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Isaiah 9:10

    Isaiah 9:10 Translations

    King James Version (KJV)

    The bricks are fallen down, but we will build with hewn stones: the sycomores are cut down, but we will change them into cedars.

    American King James Version (AKJV)

    The bricks are fallen down, but we will build with hewn stones: the sycomores are cut down, but we will change them into cedars.

    American Standard Version (ASV)

    The bricks are fallen, but we will build with hewn stone; the sycomores are cut down, but we will put cedars in their place.

    Basic English Translation (BBE)

    The bricks have come down, but we will put up buildings of cut stone in their place: the sycamores are cut down, but they will be changed to cedars.

    Webster's Revision

    The bricks are fallen, but we will build with hewn stone; the sycomores are cut down, but we will put cedars in their place.

    World English Bible

    "The bricks have fallen, but we will build with cut stone. The sycamore fig trees have been cut down, but we will put cedars in their place."

    English Revised Version (ERV)

    The bricks are fallen, but we will build with hewn stone: the sycomores are cut down, but we will change them into cedars.

    Definitions for Isaiah 9:10

    Hewn - Cut.

    Clarke's Commentary on Isaiah 9:10

    The bricks - "The eastern bricks," says Sir John Chardin, (see Harmer's Observ. I., p. 176), "are only clay well moistened with water, and mixed with straw, and dried in the sun." So that their walls are commonly no better than our mud walls; see Maundrell, p. 124. That straw was a necessary part in the composition of this sort of bricks, to make the parts of the clay adhere together, appears from Exodus 5. These bricks are properly opposed to hewn stone, so greatly superior in beauty and durableness. The sycamores, which, as Jerome on the place says, are timber of little worth, with equal propriety are opposed to the cedars. "As the grain and texture of the sycamore is remarkably coarse and spongy, it could therefore stand in no competition at all (as it is observed, Isaiah 9:10) with the cedar, for beauty and ornament." - Shaw, Supplement to Travels, p. 96. We meet with the same opposition of cedars to sycamores, 1 Kings 10:27, where Solomon is said to have made silver as the stones, and cedars as the sycamores in the vale for abundance. By this mashal, or figurative and sententious speech, they boast that they shall easily be able to repair their present losses, suffered perhaps by the first Assyrian invasion under Tiglath-pileser; and to bring their affairs to a more flourishing condition than ever.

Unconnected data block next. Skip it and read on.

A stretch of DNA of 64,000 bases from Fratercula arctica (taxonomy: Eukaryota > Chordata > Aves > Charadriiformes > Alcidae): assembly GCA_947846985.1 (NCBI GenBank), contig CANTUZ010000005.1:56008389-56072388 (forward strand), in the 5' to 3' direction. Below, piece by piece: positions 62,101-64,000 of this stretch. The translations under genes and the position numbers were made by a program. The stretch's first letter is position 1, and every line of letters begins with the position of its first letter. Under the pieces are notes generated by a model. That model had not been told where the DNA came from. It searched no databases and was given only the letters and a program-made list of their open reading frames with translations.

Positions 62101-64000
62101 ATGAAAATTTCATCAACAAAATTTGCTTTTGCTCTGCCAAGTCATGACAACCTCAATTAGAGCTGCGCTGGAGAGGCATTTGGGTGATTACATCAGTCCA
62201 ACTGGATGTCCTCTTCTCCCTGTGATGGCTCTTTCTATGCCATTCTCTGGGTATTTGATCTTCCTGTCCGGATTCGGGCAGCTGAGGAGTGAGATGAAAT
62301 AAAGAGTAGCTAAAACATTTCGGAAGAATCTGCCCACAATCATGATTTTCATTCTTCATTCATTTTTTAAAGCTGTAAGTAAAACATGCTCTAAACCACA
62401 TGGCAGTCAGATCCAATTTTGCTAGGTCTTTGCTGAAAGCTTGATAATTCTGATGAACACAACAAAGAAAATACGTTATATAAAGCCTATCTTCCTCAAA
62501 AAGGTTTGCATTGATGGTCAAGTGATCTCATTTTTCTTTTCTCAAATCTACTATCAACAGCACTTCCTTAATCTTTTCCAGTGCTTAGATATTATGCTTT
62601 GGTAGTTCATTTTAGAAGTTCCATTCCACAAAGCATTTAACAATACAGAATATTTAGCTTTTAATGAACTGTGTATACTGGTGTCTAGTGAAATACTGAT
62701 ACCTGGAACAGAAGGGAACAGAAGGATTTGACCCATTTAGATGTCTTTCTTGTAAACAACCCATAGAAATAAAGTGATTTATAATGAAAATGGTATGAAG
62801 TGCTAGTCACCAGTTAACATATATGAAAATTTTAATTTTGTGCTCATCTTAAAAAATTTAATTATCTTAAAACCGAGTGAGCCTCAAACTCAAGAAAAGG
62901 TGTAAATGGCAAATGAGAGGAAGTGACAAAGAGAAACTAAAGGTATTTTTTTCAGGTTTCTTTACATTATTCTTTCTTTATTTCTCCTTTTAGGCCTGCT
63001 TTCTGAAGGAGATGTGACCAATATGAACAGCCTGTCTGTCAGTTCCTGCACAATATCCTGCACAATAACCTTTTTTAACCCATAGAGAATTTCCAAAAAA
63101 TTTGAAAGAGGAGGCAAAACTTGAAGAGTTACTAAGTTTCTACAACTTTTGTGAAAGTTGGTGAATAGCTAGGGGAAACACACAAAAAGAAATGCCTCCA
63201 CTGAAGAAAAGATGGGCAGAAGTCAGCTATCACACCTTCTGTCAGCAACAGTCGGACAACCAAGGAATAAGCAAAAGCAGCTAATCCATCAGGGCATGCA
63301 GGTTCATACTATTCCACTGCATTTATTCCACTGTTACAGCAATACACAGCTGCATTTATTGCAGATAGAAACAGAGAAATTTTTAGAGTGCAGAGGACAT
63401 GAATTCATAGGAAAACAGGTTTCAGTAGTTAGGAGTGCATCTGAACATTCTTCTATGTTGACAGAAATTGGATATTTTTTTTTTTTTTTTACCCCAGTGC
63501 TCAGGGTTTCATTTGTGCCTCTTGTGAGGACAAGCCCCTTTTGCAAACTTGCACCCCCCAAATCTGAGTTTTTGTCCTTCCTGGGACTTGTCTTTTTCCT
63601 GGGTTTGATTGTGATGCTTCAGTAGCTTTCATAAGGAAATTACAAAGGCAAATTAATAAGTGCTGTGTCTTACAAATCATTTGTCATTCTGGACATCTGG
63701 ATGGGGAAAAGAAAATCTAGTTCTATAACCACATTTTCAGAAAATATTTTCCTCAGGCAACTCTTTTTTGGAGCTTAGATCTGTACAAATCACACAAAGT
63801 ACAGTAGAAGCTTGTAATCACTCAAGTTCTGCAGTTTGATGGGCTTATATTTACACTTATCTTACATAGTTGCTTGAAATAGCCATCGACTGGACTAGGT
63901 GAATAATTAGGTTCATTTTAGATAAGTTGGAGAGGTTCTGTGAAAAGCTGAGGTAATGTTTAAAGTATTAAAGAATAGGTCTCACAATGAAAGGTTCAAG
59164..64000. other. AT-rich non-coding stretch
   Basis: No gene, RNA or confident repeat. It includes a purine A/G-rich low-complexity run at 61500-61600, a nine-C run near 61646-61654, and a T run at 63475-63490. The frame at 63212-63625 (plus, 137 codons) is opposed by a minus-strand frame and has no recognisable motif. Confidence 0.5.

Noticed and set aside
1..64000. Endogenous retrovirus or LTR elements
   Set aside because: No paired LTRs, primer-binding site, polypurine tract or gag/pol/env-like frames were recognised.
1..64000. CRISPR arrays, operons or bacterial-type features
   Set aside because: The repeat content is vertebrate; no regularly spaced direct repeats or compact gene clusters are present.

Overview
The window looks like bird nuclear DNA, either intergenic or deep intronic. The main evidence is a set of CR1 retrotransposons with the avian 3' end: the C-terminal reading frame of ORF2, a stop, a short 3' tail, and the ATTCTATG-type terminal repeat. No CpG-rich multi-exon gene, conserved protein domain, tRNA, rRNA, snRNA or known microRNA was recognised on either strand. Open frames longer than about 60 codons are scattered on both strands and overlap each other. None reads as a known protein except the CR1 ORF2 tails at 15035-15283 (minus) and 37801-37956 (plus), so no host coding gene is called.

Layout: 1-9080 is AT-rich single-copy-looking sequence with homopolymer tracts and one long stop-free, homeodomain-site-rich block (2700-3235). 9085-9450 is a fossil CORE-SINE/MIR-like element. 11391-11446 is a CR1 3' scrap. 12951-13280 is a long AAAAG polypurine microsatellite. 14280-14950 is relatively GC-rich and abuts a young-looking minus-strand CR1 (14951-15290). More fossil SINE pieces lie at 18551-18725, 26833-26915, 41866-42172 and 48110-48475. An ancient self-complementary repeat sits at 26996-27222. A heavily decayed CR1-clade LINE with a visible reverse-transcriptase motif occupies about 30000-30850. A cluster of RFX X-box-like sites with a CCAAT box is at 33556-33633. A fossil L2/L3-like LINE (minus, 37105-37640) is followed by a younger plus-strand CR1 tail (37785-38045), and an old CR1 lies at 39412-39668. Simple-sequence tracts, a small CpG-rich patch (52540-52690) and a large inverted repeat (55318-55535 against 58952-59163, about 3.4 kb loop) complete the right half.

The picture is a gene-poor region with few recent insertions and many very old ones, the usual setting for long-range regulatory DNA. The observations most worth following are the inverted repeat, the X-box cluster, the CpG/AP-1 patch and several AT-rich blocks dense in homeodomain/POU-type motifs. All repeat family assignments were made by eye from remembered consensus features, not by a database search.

Some of the bricks mentioned above lie before me. They were brought from the site of ancient Babylon. The straw is visible, kneaded with the clay; they are very hard, and evidently were dried in the sun; for they are very easily dissolved in water.

    Barnes' Notes on Isaiah 9:10

    The bricks are fallen down - The language of this verse is figurative; but the sentiment is plain. It contains the confession of the inhabitants of Samaria, that their affairs were in a ruinous and dilapidated state; but also their self-confident assurance that they would be able to repair the evils, and restore their nation to more than their former magnificence.